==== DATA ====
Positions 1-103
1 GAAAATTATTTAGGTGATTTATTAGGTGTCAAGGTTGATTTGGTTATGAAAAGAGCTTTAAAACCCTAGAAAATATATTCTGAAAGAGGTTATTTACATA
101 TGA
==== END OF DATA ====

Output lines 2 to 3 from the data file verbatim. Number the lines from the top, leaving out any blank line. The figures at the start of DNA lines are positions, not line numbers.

1 GAAAATTATTTAGGTGATTTATTAGGTGTCAAGGTTGATTTGGTTATGAAAAGAGCTTTAAAACCCTAGAAAATATATTCTGAAAGAGGTTATTTACATA
101 TGA